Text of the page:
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Greek F-16 Fighter Jet Crashes in the Peloponnese – Pilot Safe

An F-16 aircraft in flight. An F-16 fighter jet belonging to the Greek Air Force crashed on Wednesday on takeoff at Andravida Air Force Base; the pilot is safe. Photo: pxfuel/ Creative Commons Attribution-ShareAlike License

A Greek F-16 fighter jet crashed as it was prepared to land at a military airport on the Peloponnesian peninsula on Thursday afternoon; its pilot is safe, as he managed to eject seconds before the crash.

Occurring in Andravida, around 3:30 pm, as part of a test flight, the F-16 belonging to the Greek Air Force crashed at the military airport in its approach to land. At the present time, rescue crews are rushing to the scene of the accident, while the causes of the crash are not yet clear.

The pilot of the aircraft was transferred to a military hospital in the capital Athens for precautionary checks.

Apart from French-made 40 Mirage 2000 warplanes, Greece operates a large number of American-made warplanes including over 150 F-16 jets and more than 30 updated F-4s.

Andravida Air Base is a military airport operated by the Hellenic Air Force in Elis, Greece, housing the 117th Combat Wing (117 Πτέρυγα Μάχης, 117 ΠΜ), and the Air Force’s Air Tactics Center (Κέντρο Αεροπορικής Τακτικής, ΚΕΑΤ).

Construction of the base began in 1955, with the first air detachment established there in June 1960. In March 1961, the detachment was transformed into the 117th Combat Group (117 Σμηναρχία Μάχης), comprising the F-84F-equipped 339th Fighter-Bomber Squadron.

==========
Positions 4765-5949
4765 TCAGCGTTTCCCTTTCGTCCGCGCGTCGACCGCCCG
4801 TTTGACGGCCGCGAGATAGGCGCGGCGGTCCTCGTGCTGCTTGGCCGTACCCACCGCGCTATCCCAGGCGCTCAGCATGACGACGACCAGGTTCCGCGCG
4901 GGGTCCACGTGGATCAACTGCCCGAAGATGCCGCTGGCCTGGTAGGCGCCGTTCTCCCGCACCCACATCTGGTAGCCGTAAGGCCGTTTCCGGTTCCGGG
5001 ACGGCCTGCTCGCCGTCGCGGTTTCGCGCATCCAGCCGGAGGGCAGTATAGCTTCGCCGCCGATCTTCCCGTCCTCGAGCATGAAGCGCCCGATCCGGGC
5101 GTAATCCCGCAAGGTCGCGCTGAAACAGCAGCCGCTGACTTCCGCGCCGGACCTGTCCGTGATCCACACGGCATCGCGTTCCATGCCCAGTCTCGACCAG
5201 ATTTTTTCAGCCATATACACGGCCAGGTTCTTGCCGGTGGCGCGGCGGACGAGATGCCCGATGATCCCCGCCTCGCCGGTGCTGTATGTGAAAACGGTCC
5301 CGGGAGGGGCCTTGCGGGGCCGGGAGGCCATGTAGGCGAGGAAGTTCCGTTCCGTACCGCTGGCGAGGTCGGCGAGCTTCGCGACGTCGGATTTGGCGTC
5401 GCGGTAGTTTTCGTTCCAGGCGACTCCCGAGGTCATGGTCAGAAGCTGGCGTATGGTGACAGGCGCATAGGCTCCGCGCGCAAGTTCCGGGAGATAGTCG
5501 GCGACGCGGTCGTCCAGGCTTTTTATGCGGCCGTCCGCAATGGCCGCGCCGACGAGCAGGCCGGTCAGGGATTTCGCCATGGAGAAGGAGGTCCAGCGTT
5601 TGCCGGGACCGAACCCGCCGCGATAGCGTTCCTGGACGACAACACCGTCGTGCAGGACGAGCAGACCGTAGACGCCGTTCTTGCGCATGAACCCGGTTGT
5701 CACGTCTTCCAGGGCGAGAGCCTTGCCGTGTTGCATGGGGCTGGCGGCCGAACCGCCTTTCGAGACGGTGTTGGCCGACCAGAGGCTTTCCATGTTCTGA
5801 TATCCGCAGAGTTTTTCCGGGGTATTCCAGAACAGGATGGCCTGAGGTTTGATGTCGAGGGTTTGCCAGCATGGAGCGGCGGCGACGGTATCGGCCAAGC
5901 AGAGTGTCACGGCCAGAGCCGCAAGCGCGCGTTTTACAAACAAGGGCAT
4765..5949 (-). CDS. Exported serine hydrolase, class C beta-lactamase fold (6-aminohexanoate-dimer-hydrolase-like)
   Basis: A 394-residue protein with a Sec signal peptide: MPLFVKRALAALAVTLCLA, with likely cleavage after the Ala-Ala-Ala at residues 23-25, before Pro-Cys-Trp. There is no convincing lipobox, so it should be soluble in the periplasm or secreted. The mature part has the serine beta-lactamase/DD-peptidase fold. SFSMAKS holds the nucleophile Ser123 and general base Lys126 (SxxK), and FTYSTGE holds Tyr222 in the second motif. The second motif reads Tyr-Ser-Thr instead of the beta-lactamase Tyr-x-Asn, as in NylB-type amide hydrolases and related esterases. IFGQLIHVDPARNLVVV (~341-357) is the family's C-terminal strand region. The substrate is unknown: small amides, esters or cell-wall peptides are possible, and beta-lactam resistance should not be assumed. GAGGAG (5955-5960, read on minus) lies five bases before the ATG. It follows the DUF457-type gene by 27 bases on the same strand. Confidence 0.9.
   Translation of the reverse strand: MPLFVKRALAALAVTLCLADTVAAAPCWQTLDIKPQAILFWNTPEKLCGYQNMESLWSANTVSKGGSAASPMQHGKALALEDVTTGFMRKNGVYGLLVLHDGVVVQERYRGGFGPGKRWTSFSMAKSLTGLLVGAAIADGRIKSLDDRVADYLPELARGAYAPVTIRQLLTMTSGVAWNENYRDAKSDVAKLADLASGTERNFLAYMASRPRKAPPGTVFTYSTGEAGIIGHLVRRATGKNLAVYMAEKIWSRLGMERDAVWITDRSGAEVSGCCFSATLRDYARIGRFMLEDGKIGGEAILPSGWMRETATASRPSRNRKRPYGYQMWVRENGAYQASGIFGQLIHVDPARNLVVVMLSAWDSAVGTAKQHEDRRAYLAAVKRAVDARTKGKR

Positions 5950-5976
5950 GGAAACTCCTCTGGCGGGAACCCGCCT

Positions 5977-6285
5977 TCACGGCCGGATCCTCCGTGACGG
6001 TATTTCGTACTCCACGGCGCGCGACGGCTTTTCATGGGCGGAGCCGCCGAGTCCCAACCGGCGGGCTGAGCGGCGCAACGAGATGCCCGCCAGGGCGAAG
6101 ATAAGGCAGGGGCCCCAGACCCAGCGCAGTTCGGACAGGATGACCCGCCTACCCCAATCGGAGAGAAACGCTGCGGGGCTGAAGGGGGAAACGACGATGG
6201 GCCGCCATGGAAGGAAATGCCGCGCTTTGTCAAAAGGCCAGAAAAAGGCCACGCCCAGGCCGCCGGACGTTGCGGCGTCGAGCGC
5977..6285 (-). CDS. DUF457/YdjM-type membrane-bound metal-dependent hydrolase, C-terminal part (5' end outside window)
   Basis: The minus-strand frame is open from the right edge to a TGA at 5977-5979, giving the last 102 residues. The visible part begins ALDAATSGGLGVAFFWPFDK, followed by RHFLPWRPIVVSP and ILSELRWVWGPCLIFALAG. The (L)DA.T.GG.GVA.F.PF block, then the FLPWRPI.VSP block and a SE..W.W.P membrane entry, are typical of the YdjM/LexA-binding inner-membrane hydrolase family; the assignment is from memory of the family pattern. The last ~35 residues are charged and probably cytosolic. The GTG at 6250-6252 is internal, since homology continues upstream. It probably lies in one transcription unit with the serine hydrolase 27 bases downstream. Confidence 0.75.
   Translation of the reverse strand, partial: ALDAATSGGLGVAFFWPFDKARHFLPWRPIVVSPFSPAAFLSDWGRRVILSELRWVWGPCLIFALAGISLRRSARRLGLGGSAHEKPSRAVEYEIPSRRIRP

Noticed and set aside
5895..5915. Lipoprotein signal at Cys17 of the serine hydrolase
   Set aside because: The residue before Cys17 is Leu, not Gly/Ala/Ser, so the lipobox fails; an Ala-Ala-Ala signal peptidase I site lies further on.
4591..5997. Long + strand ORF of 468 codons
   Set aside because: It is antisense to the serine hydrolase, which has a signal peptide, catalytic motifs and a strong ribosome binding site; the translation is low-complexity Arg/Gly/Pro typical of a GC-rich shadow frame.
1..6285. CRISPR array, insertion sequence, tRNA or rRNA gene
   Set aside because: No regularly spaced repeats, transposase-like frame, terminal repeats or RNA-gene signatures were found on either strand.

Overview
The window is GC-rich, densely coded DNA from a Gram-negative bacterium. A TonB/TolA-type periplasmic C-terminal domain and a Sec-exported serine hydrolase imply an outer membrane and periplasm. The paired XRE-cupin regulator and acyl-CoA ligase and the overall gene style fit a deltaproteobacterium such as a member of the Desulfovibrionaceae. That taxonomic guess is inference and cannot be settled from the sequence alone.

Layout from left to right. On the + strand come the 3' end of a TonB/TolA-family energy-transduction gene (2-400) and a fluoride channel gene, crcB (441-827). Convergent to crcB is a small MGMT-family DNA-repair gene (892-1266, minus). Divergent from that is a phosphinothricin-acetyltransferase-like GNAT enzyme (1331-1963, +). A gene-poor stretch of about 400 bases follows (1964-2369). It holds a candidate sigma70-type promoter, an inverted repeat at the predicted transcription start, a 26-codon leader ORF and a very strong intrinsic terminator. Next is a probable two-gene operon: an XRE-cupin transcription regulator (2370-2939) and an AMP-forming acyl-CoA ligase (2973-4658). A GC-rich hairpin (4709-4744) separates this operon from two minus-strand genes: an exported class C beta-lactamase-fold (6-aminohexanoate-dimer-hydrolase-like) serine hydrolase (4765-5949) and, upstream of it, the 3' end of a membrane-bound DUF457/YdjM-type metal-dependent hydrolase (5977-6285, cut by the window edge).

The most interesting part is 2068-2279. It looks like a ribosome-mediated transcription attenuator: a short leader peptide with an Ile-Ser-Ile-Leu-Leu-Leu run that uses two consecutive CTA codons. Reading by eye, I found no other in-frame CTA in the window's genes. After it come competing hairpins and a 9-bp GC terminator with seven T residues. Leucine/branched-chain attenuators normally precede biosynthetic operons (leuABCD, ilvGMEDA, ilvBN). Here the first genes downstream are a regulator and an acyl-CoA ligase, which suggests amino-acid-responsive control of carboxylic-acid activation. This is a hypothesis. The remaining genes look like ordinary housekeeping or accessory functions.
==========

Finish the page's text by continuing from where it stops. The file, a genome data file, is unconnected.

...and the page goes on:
In May 1969, the unit was upgraded to a full combat wing, and chosen to receive into service the F-4E Phantom fighters. This necessitated extensive reconstruction and upgrading of the existing facilities, and in 1973, 339th Squadron had to be relocated to the nearby Araxos Air Base. Among other infrastructure changes, a third runway and a weather radar were added by 1978.

The first F-4E aircraft arrived in April 1974, and deliveries were completed by the end of the year, allowing for the equipment of two squadrons: the returning 339th Squadron, now designated “339th All-Weather Squadron”, took up an interceptor role, and the 338th Fighter-Bomber Squadron. These two squadrons remain at Andravida under 117th CW to this day.

In 1975, the Weapons-Tactics School (Σχολείο Όπλων Τακτικής, ΣΟΤ) was established at Andravida, providing advanced courses on air tactics and electronic warfare. In addition, the 368th Applied Training Flight, of four Lockheed T-33, was formed at Andravida in December 1976 and operated until March 1989.

In 1983, the Weapons-Tactics School, along with the rest of the Air Force’s various advanced schools, which until then were scattered among a number of air bases and operated under different directorates, were consolidated in a single unit, the Air Tactics Center, a combat wing-level unit also based at Andravida.

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